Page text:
A Ponzi scheme is a fraudulent investment scheme that pays returns to separate investors from their own money or money paid by subsequent investors, rather than from any actual profit earned. The Ponzi scheme usually entices new investors by offering return other investments cannot guarantee, in the form of short-term returns that are abnormally high. The perpetuation of the returns that a Ponzi scheme advertises and pays requires an ever-increasing flow of money from investors to keep the scheme going.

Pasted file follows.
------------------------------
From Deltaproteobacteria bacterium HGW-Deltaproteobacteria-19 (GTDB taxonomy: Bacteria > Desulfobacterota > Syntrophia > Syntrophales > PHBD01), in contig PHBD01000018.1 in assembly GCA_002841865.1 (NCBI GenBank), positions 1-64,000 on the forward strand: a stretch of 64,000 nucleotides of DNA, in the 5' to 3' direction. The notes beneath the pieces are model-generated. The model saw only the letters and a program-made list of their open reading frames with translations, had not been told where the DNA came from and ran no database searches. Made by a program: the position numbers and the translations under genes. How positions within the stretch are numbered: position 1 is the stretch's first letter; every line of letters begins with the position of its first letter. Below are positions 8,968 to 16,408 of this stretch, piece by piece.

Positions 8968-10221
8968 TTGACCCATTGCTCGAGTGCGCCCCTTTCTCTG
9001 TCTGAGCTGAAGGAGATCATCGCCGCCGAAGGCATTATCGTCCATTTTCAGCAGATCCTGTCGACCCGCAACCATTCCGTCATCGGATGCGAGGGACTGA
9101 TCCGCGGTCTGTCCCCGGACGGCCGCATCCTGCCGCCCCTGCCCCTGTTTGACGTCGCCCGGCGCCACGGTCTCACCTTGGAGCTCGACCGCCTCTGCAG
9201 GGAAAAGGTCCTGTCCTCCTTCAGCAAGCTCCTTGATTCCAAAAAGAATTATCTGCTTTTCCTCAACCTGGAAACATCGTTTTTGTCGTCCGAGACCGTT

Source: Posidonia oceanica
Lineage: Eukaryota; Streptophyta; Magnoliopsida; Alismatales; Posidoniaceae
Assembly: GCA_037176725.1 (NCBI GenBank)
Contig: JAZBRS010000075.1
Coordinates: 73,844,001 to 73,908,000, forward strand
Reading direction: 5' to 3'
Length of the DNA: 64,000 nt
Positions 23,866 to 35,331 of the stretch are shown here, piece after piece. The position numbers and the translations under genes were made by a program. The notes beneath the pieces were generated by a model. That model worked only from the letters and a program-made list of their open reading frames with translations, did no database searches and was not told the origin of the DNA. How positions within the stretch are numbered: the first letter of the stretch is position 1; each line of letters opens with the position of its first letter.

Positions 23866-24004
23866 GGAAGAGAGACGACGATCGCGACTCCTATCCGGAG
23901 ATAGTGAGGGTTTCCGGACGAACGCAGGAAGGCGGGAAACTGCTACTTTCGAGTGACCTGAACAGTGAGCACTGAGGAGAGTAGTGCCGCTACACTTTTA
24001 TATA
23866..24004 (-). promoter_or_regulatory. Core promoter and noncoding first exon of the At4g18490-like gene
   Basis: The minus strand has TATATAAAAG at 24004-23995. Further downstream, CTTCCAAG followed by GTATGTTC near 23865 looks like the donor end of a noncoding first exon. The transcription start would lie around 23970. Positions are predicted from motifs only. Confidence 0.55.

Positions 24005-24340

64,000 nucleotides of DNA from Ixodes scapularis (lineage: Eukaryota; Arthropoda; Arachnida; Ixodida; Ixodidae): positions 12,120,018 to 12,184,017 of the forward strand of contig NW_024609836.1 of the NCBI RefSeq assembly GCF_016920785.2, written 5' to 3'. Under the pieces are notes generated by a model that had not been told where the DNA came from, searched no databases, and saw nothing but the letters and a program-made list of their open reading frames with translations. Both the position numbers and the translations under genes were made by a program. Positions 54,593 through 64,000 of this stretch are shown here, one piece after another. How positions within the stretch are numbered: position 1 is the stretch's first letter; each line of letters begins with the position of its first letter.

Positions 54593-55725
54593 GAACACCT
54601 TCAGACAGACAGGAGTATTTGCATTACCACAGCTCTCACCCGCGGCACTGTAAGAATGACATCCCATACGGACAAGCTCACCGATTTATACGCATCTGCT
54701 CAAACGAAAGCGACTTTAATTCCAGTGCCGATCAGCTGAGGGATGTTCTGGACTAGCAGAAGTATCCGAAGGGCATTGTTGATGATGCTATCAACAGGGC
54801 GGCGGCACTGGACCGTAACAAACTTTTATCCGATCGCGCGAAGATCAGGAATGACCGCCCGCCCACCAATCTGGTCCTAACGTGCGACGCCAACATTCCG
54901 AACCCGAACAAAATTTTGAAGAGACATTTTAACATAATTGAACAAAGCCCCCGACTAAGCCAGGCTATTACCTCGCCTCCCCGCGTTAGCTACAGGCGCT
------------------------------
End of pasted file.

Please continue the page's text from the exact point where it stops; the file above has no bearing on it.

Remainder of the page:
The system is destined to collapse because the earnings, if any, are less than the payments. Usually, the scheme is interrupted by legal authorities before it collapses because a Ponzi scheme is suspected or because the promoter is selling unregistered securities. As more investors become involved, the likelihood of the scheme coming to the attention of authorities increases. While the system eventually will collapse under its own weight, the recent example of Bernard Madoff powerfully illustrates the ability of a Ponzi scheme to delude both individual and institutional investors as well as securities authorities for long periods.